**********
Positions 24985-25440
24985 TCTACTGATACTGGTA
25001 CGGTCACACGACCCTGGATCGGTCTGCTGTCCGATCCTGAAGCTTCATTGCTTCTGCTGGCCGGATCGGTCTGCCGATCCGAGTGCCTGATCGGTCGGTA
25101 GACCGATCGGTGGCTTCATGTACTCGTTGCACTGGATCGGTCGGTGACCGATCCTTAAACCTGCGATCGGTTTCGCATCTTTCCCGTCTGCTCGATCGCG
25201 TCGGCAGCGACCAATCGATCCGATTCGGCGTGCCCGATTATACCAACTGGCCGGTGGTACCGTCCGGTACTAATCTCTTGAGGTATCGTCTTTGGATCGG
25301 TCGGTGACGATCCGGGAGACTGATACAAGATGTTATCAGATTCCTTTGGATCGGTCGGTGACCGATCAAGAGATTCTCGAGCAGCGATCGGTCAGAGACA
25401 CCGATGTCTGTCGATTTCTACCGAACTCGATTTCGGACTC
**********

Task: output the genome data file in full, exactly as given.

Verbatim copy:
Positions 24985-25440
24985 TCTACTGATACTGGTA
25001 CGGTCACACGACCCTGGATCGGTCTGCTGTCCGATCCTGAAGCTTCATTGCTTCTGCTGGCCGGATCGGTCTGCCGATCCGAGTGCCTGATCGGTCGGTA
25101 GACCGATCGGTGGCTTCATGTACTCGTTGCACTGGATCGGTCGGTGACCGATCCTTAAACCTGCGATCGGTTTCGCATCTTTCCCGTCTGCTCGATCGCG
25201 TCGGCAGCGACCAATCGATCCGATTCGGCGTGCCCGATTATACCAACTGGCCGGTGGTACCGTCCGGTACTAATCTCTTGAGGTATCGTCTTTGGATCGG
25301 TCGGTGACGATCCGGGAGACTGATACAAGATGTTATCAGATTCCTTTGGATCGGTCGGTGACCGATCAAGAGATTCTCGAGCAGCGATCGGTCAGAGACA
25401 CCGATGTCTGTCGATTTCTACCGAACTCGATTTCGGACTC